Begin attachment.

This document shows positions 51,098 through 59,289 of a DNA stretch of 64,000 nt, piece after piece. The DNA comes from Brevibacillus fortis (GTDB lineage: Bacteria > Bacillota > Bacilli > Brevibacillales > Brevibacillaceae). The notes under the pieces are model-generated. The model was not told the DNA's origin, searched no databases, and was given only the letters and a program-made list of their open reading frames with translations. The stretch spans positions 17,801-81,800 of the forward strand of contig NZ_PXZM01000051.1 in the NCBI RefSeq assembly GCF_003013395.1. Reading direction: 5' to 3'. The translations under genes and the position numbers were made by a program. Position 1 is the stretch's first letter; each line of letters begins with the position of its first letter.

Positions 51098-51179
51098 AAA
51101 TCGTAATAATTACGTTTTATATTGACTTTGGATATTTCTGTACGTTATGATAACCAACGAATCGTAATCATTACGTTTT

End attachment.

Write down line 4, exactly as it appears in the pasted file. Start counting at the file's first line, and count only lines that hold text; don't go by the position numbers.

51101 TCGTAATAATTACGTTTTATATTGACTTTGGATATTTCTGTACGTTATGATAACCAACGAATCGTAATCATTACGTTTT